This artist holds particular significance for me as a ceramic artist, because he has successfully elevated a "craft" material well beyond it's expected potential to create a body of work that is recognized and appreciated as the fine art that it is.
Glass artist, Dale Chihuly's newest exhibition: Chihuly Garden and Glass opened this past May at the Space Needle in Seattle Washington. I have been commissioned to create a set of 48 bowls which will be included at the exhibition's gift shop. I am schoolgirl giddy about this opportunity! Really without words. Grinning as I type this and still without any real articulation. Just so happy.
Chihuly Garden and Glass photo: http://www.chihulygardenandglass.com/glasshouse
In 2007 I sketched a series of bowls which were a total departure from the work I was making. These pieces were organic, shapely and delightfully off center. The focus of these pieces was to extract the basic function of the form, in this case a bowl to create a piece of art by the stacking and nesting of multiple various sized bowls. I wanted the clay to remain clay, not a tightly controlled material thrown with machine like precision, but thin, carefully thrown pieces which celebrated the natural quality of the clay, that is the inherent movement of the clay. Clay that was guided, clay that was in control, not controlled. In many ways these sketches were the beginning of my current work.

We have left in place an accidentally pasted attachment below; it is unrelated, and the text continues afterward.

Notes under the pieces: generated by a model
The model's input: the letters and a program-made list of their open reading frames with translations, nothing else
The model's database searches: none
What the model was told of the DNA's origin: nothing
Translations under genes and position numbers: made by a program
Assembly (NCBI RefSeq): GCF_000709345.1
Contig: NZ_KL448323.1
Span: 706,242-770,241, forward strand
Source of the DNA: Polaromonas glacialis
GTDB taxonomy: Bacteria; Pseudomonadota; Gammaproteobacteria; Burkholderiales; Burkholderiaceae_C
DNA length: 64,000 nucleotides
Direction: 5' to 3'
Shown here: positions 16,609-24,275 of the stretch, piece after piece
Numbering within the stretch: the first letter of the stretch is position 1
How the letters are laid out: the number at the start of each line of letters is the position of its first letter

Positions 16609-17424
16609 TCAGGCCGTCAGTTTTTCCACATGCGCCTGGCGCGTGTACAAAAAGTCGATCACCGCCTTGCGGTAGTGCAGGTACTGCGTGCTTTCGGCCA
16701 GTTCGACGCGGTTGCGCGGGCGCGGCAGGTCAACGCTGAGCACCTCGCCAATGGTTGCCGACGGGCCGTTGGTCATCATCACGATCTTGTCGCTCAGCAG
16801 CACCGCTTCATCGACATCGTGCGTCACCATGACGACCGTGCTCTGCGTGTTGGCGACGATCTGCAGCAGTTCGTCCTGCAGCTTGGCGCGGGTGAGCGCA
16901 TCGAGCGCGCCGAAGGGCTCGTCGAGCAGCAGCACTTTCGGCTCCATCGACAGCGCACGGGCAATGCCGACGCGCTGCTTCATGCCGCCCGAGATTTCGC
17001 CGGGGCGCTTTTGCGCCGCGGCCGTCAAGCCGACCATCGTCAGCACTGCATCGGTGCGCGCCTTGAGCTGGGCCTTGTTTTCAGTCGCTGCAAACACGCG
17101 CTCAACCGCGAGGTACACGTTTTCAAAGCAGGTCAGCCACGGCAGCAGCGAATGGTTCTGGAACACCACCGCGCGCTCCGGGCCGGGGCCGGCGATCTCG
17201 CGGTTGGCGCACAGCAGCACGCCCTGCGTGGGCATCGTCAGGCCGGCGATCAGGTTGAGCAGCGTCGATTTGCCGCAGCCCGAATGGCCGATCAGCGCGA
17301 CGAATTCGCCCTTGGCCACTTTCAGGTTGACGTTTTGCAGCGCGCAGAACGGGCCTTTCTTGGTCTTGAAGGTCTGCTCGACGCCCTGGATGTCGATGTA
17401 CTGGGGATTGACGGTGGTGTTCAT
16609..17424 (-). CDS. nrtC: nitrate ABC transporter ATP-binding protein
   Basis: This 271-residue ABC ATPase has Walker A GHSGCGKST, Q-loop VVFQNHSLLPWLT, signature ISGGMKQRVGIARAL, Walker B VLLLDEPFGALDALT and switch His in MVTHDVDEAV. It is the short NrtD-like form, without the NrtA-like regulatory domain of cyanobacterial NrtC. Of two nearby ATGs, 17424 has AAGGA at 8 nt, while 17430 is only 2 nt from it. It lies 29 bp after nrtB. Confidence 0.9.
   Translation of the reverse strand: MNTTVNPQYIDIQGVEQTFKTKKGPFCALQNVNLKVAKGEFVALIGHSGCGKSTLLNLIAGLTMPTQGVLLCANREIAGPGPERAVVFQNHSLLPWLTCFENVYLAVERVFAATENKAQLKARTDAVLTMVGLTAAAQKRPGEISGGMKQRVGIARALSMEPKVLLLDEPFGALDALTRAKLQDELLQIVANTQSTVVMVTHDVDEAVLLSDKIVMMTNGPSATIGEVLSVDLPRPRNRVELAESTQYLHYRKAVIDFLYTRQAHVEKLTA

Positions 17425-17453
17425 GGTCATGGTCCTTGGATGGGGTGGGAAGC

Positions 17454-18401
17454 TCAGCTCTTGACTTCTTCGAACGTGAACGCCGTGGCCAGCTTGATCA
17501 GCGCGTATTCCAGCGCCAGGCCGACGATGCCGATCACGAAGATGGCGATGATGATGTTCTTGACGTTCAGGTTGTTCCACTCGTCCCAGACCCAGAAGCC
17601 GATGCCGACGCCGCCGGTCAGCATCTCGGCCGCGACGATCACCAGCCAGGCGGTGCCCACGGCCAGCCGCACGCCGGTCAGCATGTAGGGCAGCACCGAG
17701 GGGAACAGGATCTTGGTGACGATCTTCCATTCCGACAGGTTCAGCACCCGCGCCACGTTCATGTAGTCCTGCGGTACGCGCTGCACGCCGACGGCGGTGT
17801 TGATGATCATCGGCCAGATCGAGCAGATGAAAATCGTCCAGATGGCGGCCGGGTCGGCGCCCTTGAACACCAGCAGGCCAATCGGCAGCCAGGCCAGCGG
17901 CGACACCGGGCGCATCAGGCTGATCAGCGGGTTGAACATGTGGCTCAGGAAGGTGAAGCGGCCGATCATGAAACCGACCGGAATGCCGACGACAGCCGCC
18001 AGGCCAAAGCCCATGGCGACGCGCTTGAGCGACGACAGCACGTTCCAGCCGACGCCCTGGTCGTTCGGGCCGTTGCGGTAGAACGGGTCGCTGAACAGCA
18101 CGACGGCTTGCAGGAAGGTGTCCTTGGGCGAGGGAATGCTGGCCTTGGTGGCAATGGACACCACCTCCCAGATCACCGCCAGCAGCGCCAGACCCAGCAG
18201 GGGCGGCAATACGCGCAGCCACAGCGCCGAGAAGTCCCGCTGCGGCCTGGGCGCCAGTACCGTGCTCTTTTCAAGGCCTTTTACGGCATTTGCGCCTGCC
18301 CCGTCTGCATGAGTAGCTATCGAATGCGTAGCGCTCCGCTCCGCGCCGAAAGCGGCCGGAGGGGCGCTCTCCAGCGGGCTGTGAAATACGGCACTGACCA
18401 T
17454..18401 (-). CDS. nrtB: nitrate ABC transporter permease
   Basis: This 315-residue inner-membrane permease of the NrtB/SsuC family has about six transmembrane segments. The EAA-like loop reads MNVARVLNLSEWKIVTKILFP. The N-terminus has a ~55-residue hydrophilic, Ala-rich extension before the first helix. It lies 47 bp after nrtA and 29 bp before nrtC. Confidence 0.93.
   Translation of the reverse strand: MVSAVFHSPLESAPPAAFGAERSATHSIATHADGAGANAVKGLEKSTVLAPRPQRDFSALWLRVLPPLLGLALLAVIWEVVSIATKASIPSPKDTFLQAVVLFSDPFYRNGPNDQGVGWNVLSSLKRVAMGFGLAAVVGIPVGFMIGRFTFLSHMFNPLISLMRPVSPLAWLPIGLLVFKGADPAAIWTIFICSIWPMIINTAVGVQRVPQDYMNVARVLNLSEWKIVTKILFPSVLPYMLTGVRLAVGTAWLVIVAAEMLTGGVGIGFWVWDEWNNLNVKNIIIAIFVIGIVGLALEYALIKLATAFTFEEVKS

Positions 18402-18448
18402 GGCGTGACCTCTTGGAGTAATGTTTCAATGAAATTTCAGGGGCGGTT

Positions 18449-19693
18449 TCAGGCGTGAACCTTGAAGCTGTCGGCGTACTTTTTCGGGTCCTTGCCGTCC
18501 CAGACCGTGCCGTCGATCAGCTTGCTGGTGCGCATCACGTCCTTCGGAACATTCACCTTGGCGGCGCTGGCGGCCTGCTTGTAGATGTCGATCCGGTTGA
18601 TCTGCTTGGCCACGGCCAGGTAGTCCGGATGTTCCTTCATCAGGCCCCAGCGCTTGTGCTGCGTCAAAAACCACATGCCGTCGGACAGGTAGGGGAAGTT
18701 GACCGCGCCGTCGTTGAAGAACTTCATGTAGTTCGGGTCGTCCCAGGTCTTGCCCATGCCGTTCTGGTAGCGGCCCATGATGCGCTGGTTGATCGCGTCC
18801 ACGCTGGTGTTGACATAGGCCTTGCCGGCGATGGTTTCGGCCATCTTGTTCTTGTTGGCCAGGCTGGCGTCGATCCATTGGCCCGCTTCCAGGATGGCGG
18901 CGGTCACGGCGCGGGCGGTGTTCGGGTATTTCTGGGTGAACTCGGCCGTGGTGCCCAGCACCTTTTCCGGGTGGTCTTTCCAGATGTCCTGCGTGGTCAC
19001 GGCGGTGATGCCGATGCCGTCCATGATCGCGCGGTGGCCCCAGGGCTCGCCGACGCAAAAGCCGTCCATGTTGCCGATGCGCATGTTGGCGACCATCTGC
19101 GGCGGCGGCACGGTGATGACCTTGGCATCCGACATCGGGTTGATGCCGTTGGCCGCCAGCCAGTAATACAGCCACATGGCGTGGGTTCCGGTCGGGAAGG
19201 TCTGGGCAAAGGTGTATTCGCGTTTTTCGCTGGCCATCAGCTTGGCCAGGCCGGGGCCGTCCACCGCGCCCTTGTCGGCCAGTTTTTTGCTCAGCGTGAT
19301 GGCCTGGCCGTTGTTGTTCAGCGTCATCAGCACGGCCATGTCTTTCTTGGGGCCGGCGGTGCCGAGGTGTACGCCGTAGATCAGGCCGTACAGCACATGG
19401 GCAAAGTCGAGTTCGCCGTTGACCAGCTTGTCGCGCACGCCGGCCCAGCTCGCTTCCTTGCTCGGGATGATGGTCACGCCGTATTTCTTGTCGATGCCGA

(Sketchbook February 2007)
Chihuly Garden and Glass Exhibition photo: http://www.chihulygardenandglass.com/glasshouse
Amazing, isn't it? After studying glassblowing (briefly and angrily-- I hate being hot) I am able to appreciate the delicate beauty of these glass sculptures on another level, a level deeper even than the notable reverence I used to feel. Now I am just speechless. Absolutely no words. Glassblowers everywhere you impress me.
Below are studio shots of the commissioned bowls I made for the exhibition's gift shop:
Truly living my dreams.